Evolution of Life
Life began on earth some 4 billion years ago under conditions vastly different from the present environment. The atmosphere most probably resembled that of Jupiter today, being much different in composition and extent than at present. Most theories on the origin of life postulate the injection of energy into this atmosphere in such forms as lightning, heat, and ultraviolet light, etc. leading to the spontaneous formation of primitive organic compounds (1,2). These compounds would accumulate in the warm seas, slowly coalescing and polymerizing into ever more complex molecules, finally forming "protocells" (3). Considerable support for this hypothesis came from an experiment performed by Miller in 1953 (4). Continuously circulating a mixture of simple gases such as those theorized to be originally present, plus water vapor, through an electric spark discharge, he obtained a mixture of several amino acids. Since these are the basic building blocks of protein and nucleic acids, the theory seemed to be well confirmed. Subsequent experiments produced even more complex molecules. These were then shown to coalesce in aqueous solution into small, membrane-bound spheres which looked much like the postulated "protocells". These structures were called coacervates by Oparin and proteinoids by Fox, two of the foremost students of biogenesis.
While no-one was able to produce anything that could even remotely be called living, the experimental results seemed remarkably close to the theory. However, there was a very basic problem. All such organic chemicals exist in two forms, identical in composition and in the arrangement of components, except sterically, where there always are two isomeric forms. These are revealed by their ability to rotate light transmitted through their solutions. There are dextrorotary (D) forms and laevorotatory (L) forms. All artificial procedures for producing these chemicals, including Miller's technique and its derivatives, produce a mixture of both forms in roughly equal amounts. Living things, on the other hand, are always composed of one type: dependent upon the species, all organic chemicals within their bodies will be either D or L forms, but never both. To arrive at the same result artificially one must deliberately start with chemicals of all one structural type or introduce the asymmetry in some other fashion. Obviously, in all such experiments the concept of a random process has been discarded and the experimenter is in a sense "playing God."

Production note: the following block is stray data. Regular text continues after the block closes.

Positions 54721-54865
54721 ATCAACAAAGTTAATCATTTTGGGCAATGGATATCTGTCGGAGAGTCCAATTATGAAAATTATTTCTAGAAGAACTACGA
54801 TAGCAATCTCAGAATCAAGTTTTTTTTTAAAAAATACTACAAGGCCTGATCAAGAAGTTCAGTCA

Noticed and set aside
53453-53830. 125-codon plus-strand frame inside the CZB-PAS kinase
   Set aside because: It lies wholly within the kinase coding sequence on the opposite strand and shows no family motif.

If one accepts the "Jupiter-like" atmosphere concept (and it does seem to be realistic) one must introduce a source of asymmetry into the biogenic process. A theory has been proposed by Cole and Graf which does precisely that (5). Their analysis of the geomagnetic environment of the pre-Cambrian earth indicates that it could have not only provided the energy necessary for the first reactions, but also imprinted upon the initial molecules a single isomeric structure and a peculiar resonant frequency.